After last week’s examination of Ruth Platt’s disappointing The Lesson, our education theme continues on the site with Suffer the Little Children, Corey Norman’s adaptation of the 1972 Stephen King short story of the same name. Setting unnerving psychological horror against the backdrop of an elementary school, it’s an adaptation that succeeds despite its imperfections by handling its devastating finale with an impressive amount of poise.
Our central focus here is the apparently deteriorating mental state of one Emily Sidley (a mostly convincing Anne Bobby, though her grip on the material arguably slips in the film’s more intense moments.) She’s pretty evidently having a tough time, and an unnerving (and slickly delivered) moment with one of her pupils is the first signal to the audience that all is not as it seems. Whether it’s in her head or something more tangible isn’t clear, but the blink-and-you’ll-miss-it presentation is jarring in all the right ways.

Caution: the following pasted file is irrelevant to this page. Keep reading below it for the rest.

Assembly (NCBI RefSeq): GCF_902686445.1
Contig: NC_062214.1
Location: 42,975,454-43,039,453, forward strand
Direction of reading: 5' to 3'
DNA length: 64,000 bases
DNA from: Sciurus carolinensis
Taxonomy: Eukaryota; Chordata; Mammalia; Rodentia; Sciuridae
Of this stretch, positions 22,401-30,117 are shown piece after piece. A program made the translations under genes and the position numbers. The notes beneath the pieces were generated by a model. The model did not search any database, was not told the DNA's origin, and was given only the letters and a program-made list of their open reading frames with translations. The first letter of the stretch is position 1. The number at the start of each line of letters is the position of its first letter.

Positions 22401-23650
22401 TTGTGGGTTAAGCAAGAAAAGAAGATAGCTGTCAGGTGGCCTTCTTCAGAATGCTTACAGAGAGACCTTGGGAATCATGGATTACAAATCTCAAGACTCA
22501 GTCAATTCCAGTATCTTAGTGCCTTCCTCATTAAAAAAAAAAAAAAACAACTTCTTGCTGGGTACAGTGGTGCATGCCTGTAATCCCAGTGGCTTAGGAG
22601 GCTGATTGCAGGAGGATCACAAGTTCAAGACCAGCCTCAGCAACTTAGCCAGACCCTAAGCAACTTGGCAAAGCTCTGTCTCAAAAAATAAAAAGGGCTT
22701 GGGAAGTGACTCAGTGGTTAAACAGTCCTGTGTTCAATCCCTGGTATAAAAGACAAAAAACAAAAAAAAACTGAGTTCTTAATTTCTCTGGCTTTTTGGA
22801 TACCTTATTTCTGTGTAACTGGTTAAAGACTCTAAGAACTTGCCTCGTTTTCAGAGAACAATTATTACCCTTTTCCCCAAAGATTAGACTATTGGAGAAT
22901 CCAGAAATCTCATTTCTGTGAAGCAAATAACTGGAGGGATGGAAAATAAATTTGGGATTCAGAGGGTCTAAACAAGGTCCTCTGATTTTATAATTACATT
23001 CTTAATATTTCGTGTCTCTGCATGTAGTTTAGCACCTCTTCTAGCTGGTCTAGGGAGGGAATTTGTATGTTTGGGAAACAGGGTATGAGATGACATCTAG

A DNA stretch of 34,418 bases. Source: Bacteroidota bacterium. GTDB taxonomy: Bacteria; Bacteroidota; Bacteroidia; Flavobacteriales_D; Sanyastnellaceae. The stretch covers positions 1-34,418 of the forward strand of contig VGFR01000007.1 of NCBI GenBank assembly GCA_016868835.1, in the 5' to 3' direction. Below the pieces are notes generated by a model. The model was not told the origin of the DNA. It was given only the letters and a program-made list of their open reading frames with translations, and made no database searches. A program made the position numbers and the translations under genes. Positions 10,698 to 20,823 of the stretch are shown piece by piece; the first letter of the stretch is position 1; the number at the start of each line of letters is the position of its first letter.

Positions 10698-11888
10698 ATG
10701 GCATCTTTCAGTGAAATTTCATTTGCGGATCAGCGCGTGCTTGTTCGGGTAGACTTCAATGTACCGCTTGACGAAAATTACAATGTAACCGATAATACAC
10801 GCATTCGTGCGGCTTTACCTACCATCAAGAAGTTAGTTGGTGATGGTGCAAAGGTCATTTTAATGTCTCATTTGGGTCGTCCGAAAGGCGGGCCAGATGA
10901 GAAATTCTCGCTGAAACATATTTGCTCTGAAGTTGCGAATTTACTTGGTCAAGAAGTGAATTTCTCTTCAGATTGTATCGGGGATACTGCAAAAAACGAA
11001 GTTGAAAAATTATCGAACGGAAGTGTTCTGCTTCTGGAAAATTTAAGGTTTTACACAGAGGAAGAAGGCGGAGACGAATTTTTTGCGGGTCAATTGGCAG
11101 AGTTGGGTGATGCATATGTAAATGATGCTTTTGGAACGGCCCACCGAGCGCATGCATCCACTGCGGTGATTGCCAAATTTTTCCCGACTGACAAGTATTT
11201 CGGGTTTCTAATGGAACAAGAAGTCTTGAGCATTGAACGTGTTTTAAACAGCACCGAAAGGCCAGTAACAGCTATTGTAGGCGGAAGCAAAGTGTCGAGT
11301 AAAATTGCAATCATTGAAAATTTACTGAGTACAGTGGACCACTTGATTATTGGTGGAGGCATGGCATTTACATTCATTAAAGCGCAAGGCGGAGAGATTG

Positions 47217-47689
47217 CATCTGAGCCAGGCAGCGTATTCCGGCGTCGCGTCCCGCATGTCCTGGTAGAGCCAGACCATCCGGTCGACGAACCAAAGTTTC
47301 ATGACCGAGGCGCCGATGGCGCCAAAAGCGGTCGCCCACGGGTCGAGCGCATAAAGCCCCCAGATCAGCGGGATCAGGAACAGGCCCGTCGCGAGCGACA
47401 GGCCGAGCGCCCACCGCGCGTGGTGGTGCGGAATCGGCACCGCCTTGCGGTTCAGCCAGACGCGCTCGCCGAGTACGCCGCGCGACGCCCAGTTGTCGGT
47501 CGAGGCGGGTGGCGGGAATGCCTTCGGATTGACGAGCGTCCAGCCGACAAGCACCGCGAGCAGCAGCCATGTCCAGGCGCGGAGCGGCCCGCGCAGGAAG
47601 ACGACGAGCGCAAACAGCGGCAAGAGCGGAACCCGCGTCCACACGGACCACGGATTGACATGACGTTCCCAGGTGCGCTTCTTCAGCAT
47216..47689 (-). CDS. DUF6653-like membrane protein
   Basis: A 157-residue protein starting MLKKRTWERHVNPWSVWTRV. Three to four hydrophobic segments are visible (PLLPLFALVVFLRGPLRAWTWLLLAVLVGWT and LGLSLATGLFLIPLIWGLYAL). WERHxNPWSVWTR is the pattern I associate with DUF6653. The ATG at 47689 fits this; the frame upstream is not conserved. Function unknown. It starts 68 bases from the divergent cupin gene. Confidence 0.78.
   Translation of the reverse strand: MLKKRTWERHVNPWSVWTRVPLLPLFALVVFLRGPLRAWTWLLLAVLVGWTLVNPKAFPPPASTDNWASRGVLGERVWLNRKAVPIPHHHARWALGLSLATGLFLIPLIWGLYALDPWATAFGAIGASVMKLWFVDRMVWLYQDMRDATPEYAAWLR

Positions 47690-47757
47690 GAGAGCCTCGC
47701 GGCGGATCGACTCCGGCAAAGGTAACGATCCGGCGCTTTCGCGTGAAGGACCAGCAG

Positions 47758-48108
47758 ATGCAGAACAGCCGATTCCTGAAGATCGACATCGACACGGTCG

Norman has an eye for a shot: glacial tracking shots in corridors build tension neatly, and the decision to never let the camera linger too long on the threat is a wise one. Anthony Lusk-Simone’s score moves in smooth synchronicity with the tone as the film dramatically spikes upwards in tension, and the film’s final third cuts through the simmering tension of what’s come before with a shocking, arresting shudder.
Aside from the occasionally shaky line delivery, performances here are mostly solid, and while the decision to leave the film’s central mystery unanswered may alienate some viewers in need of a more definite answer, Suffer the Little Children is solid stuff, with plenty to brag about in terms of craft.